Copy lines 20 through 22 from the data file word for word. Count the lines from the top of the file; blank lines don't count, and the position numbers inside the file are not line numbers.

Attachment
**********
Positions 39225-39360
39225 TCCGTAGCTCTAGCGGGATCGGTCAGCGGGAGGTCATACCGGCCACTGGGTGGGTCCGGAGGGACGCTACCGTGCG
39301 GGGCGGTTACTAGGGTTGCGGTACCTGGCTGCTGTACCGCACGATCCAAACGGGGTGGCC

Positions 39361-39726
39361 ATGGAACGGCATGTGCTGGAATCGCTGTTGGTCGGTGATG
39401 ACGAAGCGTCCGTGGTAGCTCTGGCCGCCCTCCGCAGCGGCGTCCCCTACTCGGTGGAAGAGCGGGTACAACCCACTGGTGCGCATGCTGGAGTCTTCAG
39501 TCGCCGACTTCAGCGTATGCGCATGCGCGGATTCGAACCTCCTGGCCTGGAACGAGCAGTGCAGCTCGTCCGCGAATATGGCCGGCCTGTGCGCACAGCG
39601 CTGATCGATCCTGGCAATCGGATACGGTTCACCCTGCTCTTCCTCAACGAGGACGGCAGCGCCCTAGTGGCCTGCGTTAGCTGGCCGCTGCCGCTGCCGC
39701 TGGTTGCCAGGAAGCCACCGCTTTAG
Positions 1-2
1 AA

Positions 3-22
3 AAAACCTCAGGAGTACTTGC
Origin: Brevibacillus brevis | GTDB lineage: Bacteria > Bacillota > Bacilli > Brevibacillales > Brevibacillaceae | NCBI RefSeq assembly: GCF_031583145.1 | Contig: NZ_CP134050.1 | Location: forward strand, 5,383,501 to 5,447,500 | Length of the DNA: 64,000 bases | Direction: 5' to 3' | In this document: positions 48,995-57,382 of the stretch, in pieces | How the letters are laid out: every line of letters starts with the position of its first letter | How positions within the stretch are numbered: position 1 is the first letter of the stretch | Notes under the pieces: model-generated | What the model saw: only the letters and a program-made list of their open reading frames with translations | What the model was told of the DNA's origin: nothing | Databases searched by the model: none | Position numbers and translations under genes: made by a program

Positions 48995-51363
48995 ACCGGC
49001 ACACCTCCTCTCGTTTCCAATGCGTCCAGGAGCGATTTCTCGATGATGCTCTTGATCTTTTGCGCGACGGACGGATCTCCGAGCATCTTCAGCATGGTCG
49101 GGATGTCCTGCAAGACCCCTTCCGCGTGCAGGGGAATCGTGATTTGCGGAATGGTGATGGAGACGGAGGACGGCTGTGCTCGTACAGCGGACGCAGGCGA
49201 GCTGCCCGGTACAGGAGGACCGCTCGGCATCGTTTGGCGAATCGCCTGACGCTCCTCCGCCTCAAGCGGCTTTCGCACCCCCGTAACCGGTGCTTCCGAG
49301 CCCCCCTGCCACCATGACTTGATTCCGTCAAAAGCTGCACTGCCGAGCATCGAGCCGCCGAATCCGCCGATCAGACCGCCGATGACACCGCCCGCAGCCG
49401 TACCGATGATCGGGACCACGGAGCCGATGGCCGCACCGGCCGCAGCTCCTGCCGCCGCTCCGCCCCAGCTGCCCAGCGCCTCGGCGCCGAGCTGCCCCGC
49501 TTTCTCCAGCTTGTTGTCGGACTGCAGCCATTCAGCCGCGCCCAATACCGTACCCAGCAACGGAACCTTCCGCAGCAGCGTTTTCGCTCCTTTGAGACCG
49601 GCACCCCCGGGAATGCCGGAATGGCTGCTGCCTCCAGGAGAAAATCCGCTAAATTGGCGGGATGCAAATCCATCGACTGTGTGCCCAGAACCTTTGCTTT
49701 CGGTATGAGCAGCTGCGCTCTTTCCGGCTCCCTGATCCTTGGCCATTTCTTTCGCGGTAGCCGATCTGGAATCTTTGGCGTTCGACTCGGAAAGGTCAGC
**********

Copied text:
49301 CCCCCCTGCCACCATGACTTGATTCCGTCAAAAGCTGCACTGCCGAGCATCGAGCCGCCGAATCCGCCGATCAGACCGCCGATGACACCGCCCGCAGCCG
49401 TACCGATGATCGGGACCACGGAGCCGATGGCCGCACCGGCCGCAGCTCCTGCCGCCGCTCCGCCCCAGCTGCCCAGCGCCTCGGCGCCGAGCTGCCCCGC
49501 TTTCTCCAGCTTGTTGTCGGACTGCAGCCATTCAGCCGCGCCCAATACCGTACCCAGCAACGGAACCTTCCGCAGCAGCGTTTTCGCTCCTTTGAGACCG